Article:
On February 5, LCMS President Matthew C. Harrison was invited to address the opening of the Malagasy Lutheran Church (Fiangonano Loterana Malagasy) synodical convention near Antsirabe, Madagascar. On February 6, the LCMS delegation then visited the Antsirabe school for the blind. The school was recently the recipient of an LCMS emergency grant after Rev. Dr. Albert Collver, LCMS Director of Church Relations and ILC Executive Assistant, learned in October 2013 that the children were malnourished due to budget cuts from European partners.

During meetings between the Malagasy Lutheran Church’s leaders and LCMS representatives, 17 Malagasy bishops asked for LCMS assistance in helping their churches affording roofs. Many Malagasy churches can afford local building materials (like red bricks) to construct their buildings, but have difficulty obtaining tin roofs to keep members dry during the rainy season. The LCMS is currently awaiting a formal proposal from the Malagasy Lutheran Church to see how the LCMS might assist. The Malagasy Lutheran Church has approximately 4 million members and is a member of the Lutheran World Federation.

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Ethiopian Evangelical Church Mekane Yesus and the LCMS announce formal discussions

EECMY and LCMS leaders, including President Harrison (left of cross banner) and President Idosa (right of cross banner) meet in Addis Ababa, Ethiopia.

EECMY and LCMS leadersincluding LCMS President Harrison (left of cross banner) and EECMY President Idosa (right of cross banner)—meet in Addis Ababa, Ethiopia.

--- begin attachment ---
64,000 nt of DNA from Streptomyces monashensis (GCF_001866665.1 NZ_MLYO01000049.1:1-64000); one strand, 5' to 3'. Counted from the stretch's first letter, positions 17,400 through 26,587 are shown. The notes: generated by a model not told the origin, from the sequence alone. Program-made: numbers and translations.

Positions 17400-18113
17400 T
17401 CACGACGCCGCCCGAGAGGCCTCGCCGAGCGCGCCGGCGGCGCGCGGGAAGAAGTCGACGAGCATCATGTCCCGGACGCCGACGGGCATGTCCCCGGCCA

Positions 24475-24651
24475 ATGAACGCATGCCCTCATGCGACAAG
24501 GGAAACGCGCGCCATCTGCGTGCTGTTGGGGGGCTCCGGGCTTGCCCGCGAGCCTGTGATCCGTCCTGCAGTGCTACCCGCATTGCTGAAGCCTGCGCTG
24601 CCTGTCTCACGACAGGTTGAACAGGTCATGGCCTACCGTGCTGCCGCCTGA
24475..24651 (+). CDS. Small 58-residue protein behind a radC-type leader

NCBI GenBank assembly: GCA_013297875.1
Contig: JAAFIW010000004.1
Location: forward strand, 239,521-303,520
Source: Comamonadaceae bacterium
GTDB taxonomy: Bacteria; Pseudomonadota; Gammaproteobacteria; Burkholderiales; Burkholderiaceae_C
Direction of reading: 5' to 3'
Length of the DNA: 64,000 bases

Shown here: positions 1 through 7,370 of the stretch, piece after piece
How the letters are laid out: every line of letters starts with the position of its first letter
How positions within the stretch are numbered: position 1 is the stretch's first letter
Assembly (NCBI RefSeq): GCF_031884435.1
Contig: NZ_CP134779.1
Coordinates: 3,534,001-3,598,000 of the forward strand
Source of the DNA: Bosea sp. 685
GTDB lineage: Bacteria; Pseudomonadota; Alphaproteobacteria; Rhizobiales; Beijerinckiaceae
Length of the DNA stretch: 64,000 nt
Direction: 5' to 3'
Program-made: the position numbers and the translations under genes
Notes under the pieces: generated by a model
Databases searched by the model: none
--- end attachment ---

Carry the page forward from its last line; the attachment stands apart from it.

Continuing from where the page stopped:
ST. LOUIS, Missouri – Representatives and leaders from the Ethiopian Evangelical Church Mekane Yesus (EECMY) and The Lutheran Church—Missouri Synod (LCMS) met at the Mekane Yesus Seminary, the EECMY headquarters, and the Gudina Tumsa Wholistic Training Center in Addis Ababa, Ethiopia on January 23-26 to discuss the relationship between the two church bodies.

Representatives at the meetings included Rev. Dr. Wakseyoum Idosa, (President of the EECMY); Rev. Dr. Berhanu Ofgaa (General Secretary of EECMY); Rev. Dr. Matthew C. Harrison (President of the LCMS); Rev. Dr. Albert B. Collver (LCMS Director of Church Relations and Regional Operations); and LCMS missionaries Rev. Dr. Carl Rockrohr (Dean of the School of Theology at Mekane Yesus Seminary) and Deaconess Dr. Deborah Rockrohr.

Although the churches have diverse histories and developed in different contexts, the EECMY and the LCMS have discovered that both church bodies believe that the Holy Scriptures are the Word of God and the only source and infallible norm of all Church doctrine and practice. Both churches also subscribe to the Lutheran Confessions.

Article 2 of the EECMY constitution states the following: “The Holy Scriptures of the Old and the New Testaments are the Holy Word of God and the only source and infallible norm of all Church doctrine and practice; the Church adheres to the Apostles’ Creed, the Nicene Creed, and the Athanasian Creed …; the Church sees in the Unaltered Augsburg Confession, which was worded by the Church Reformers, as well as in Luther’s Catechisms, a pure exposition of the Word of God.”

Article 2 of the LCMS constitution states: “The Synod, and every member of Synod, accepts without reservation: The Scriptures of the Old and the New Testament as the written Word of God and the only rule and norm of faith and of practice; all the Symbolical Books of the Evangelical Lutheran Church as a true and unadulterated statement and exposition of the Word of God, to wit: the three Ecumenical Creeds (the Apostles’ Creed, the Nicene Creed, the Athanasian Creed), the Unaltered Augsburg Confession, the Apology of the Augsburg Confession, the Smalcald Articles, the Large Catechism of Luther, the Small Catechism of Luther, and the Formula of Concord.”